What it is:
Low latency variation of aptX that significantly reduces sync issues between video and sound when using Bluetooth headphones.
When it matters:
When watching videos or gaming latency is a lot more noticeable than just listening to music.
50ms or less
AptX Low Latency is the fastest of the aptX codecs designed to reduce sync issues when watching videos or gaming. This codec usually performs much better than the standard aptX codec in terms of latency but does not improve sound quality.
Like the SBC and aptX latency test, a click track/input signal is sent to the headphones wirelessly, which is then recorded to determine the delay. For this test, we use a Bluetooth 4.1 dongle with aptX and aptX(LL) support and measure the latency with the DAW software three times to get the final aptX (LL) Latency number. Typical aptX(LL) latency ranges between 30 and 50ms.
What is not included
A few elements that you could care about are not included in the score:
AAC and aptX(HD) Latency
If you feel there is an item missing that should be included, please let us know in the Q&A section.
Our Latency test measures the delay caused by transmitting data over a wireless connection. For headphones, it's the time it takes for audio to play through the ear cups which might be out of sync when watching videos. We measure the base latency for RF and Bluetooth headphones as well any latency improving codecs such as aptX or aptX (LL). The higher the latency, the more delay there will be between the images you see and what you hear, which could significantly reduce your movie or gaming experience. However, depending on your choice of headphones and listening habit it may not be as big of an issue for you.
Questions & Answers
5 ANSWERED QUESTIONS
For Wireless Headsets that can also be used as wired (i.e. Bose QuietComfort 35) is the latency issue negated when they are used as wired?
Yes, when the headphones are used with a wired connection they have negligible latency (less than 10ms).
I'm interested in the Plantronics Backbeat PRO 2. I'm looking for a transceiver so I could talk back to say a video conference call, not just listen to movies. Do you guys have any recommendations? I couldn't find a solution myself.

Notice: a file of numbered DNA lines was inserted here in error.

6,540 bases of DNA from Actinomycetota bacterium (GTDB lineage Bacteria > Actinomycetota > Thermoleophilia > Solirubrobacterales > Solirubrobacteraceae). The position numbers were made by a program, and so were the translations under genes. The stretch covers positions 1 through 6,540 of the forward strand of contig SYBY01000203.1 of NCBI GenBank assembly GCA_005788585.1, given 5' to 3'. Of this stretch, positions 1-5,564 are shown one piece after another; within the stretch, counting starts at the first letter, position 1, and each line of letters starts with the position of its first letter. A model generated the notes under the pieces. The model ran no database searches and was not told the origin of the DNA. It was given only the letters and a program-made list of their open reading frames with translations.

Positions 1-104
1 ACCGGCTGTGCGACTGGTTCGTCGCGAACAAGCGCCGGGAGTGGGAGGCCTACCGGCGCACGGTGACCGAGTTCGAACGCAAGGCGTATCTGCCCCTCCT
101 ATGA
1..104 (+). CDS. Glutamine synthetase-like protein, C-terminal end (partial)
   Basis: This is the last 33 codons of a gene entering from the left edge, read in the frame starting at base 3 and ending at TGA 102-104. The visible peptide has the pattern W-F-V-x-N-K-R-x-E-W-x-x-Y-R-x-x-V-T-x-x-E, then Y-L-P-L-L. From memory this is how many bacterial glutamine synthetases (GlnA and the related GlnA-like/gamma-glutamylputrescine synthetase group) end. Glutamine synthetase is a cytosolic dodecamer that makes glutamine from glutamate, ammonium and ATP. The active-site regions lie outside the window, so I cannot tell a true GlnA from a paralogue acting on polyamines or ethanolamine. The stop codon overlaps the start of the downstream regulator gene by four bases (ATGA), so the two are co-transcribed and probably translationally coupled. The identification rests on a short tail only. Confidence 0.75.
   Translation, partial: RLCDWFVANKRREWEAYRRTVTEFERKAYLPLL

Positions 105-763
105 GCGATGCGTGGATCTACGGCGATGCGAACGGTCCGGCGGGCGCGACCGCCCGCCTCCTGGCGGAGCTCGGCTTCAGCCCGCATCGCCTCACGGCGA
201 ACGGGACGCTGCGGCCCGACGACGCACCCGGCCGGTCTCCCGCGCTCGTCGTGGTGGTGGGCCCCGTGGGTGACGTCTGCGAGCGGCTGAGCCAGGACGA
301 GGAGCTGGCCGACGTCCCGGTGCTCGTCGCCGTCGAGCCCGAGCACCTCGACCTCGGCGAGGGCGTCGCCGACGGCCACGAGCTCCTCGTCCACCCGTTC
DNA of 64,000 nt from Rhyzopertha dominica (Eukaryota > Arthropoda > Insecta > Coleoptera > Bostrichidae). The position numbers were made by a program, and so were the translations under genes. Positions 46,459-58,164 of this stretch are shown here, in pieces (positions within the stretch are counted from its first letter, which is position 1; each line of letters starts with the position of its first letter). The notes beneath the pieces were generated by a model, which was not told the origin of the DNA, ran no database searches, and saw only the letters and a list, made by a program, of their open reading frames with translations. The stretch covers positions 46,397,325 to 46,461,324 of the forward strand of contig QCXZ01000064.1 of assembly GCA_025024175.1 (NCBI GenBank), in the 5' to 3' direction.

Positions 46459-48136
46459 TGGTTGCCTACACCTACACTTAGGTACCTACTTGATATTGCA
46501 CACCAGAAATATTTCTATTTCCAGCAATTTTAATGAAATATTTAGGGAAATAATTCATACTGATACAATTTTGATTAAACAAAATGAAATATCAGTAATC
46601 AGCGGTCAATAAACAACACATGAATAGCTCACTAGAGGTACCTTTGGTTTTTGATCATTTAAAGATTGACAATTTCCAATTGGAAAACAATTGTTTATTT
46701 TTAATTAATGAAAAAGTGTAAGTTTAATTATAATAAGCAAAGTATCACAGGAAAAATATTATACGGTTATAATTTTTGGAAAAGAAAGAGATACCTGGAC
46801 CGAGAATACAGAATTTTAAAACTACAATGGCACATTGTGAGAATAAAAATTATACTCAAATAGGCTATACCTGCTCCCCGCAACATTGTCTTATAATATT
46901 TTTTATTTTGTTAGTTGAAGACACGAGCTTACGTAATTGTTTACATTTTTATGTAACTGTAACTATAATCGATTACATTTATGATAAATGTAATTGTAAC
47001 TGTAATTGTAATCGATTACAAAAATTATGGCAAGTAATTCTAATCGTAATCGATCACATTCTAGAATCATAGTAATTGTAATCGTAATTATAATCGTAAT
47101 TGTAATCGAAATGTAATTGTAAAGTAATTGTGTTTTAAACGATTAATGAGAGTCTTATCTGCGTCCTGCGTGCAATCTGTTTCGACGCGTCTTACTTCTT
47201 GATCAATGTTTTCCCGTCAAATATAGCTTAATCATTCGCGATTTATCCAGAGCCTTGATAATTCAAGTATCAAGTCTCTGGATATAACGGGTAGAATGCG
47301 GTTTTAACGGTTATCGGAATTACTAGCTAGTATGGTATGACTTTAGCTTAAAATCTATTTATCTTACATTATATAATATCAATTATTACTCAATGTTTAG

We use the Mee audio connect Bluetooth 4.0 transmitter to measure the latency of the Plantronics Backbeat Pro 2. With this transmitter, we achieved 36ms latency, which should be suitable for watching movies and video conference calls.
I'm glad I stumbled across this site. One thing I wish for is the ability to filter for headphones that use USB-C connectors. There would probably need to be a distinction between using it only for charging (in the case of wired headphones), or being able to also use it for listening (e.g., Bowers & Wilkins PX).
Thank you for your suggestion, we will add it to our next testbench.
You guys are the only good source for codec latency metrics. Thank you!
Are you likely to include AAC & APTX HD measurements at a later date?
Yes, once we have a reliable and consistent way to measure AAC and aptX HD we will add them to a testbench update. AAC and aptX HD are more sound quality codecs so they will most likely negatively impact latency compared to aptX LL but having the latency numbers for those codecs as well as their impact on sound quality would be great additions to our testbench.
I noticed that you do not test for aptX HD. The transmitter I use from Inateck supports aptX, aptX HD, and aptX LL. It also has indicator lights to let you know which codec you are using. You might consider switching to that if you want to include aptX HD in your future tests.
Thank you for your suggestion, we are discussing ways to improve the latency test in a future testbench and adding aptX HD latency will definitely be considered. We will try the Inateck transmitter and if it is reliable then it could be a better option than the transmitters we are currently using.